Passing Time No. 1, 2017 (excerpt)
Running time: 10:06 minutes / HD / colour
A man walks on the shores of Lake Manyara at 7am on December 16, 2016.
Camera: Sylvia Safdie
Editing: Patrick Andrew Boivin, Sylvia Safdie
In my travels to Lake Manyara, Tanzania, I was struck by the relationship between man/woman, animal and land. While traditionally pastoral life is still maintained, it is being threatened by outside influences. Whether watching the migration of animal, observing the herdsmen graze their cattle, or seeing people walking towards their destination, there is a sense of harmony between man/woman, animal and land.
In Passing Time, a man walks along the shores of lake Maynard in Tanzania. It is December, there has not been rain and the land is dry. It is the colour of yellow ash. Closer to us however there is still the remnant of wilting green grass that is in the process of drying. In the distance are mountains and trees. The sun has yet to arrive to illuminate them – for now they are hues of dark greenish grey. The morning sun is shifting, and the distant mountains cast shadows that move and transform the colour of the land with the passing time. It happens quietly and subtly – we hardly see the transformation. However, if we shift our gaze away for a time and return to the sight we will note a whole new colour scheme.
The man is dressed in a red cape – he is holding a white bag. His stride and his footsteps seem to move in a continuous, even rhythm. Footstep upon footstep, he moves along. We do not feel that he is just wandering, He moves with certainty – we believe he knows his destination, which we do not and will never know. We will never know his name or the content of his bag. We will never know anything about him except that for now he is making this journey, that he is walking towards a destination.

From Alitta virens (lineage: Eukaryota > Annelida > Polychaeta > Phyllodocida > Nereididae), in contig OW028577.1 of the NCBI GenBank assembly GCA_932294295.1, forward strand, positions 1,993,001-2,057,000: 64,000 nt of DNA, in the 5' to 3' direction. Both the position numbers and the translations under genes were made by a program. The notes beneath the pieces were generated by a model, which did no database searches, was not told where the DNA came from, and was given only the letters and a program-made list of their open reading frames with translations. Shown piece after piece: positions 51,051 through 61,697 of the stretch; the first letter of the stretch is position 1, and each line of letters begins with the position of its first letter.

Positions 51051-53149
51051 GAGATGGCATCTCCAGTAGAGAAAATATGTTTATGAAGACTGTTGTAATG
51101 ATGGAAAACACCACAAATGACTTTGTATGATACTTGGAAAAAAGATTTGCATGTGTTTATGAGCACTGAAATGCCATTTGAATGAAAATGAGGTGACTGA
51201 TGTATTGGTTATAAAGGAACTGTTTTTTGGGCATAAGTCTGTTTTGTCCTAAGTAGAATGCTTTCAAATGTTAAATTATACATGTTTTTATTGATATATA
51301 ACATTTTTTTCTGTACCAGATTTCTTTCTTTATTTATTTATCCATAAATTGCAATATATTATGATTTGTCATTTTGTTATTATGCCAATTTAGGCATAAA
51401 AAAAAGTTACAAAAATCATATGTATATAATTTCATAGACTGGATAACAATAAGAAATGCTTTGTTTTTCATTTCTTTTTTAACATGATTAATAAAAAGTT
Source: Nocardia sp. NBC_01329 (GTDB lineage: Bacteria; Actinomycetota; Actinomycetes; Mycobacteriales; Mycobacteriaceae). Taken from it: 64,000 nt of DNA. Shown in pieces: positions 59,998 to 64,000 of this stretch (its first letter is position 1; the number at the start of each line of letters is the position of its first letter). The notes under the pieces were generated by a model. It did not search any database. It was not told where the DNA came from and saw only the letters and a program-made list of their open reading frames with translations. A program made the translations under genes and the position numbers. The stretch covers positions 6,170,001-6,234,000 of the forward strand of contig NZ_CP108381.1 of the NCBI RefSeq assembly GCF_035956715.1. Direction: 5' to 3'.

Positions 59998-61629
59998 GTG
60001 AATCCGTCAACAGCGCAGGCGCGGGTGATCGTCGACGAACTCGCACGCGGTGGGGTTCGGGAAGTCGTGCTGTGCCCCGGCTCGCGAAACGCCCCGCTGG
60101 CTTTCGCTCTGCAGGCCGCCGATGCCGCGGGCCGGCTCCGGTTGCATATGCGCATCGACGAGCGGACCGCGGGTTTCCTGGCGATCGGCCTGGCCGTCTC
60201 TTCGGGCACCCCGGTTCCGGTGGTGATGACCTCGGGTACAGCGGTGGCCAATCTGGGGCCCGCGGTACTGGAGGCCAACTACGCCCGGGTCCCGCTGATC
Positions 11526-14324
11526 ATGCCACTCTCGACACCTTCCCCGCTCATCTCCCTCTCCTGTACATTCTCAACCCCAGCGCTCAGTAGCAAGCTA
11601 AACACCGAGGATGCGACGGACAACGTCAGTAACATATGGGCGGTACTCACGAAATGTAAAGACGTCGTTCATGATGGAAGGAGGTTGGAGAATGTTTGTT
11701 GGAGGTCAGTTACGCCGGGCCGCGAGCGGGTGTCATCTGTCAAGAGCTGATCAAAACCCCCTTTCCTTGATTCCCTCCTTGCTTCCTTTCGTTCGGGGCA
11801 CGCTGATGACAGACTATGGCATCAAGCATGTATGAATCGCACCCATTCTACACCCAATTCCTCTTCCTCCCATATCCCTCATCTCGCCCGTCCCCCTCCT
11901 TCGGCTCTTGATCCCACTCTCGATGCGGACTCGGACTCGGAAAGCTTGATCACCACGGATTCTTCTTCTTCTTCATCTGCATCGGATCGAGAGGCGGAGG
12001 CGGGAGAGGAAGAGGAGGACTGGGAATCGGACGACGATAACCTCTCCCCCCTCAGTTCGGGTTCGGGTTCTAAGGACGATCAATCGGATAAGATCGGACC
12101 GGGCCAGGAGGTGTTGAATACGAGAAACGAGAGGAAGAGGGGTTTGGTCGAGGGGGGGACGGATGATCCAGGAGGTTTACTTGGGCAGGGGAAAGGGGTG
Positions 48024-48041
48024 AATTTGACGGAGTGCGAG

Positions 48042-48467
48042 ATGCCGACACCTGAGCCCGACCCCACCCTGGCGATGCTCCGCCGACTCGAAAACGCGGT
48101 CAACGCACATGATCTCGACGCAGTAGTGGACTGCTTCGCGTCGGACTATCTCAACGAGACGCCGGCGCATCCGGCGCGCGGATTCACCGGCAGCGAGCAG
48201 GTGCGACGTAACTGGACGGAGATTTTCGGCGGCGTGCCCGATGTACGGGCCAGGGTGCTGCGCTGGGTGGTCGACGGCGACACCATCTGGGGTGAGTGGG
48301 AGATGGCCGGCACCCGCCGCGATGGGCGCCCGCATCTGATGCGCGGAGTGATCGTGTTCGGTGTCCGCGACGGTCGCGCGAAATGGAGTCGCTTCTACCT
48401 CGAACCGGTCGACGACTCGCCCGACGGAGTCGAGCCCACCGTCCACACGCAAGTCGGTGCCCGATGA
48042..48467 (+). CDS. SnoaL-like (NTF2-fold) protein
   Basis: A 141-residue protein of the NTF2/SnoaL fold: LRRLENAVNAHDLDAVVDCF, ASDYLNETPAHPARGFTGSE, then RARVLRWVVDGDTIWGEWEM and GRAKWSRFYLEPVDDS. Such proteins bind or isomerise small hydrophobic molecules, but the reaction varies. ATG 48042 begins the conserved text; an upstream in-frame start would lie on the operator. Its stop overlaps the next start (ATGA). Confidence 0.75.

At one point he will slow down, shift his weight, lift both his arms, and continue to walk. As he walks, he appears smaller and smaller. He becomes enveloped in shadow. His robe no longer appears red. The whole vista darkens. The sun has moved behind the clouds. We do not know this, but we can assume it. His image gets smaller and smaller as he continues his journey. He is now a mark in nature.
I am overcome by the fact that the figure in this video resembles the figures that I captured in my drawings and paintings in a series titled “Earth Marks”. What fascinated is that the figures in my drawings and painting were informed by my own gestures both metaphorically and physically, but the figure that I filmed in this video is an actual figure, involved in an activity at a given moment in time and place.
Passing Time No. 1 was show at the exhibition Terre des Femmes at the Musée d’art contemporain de Montréal in 2017.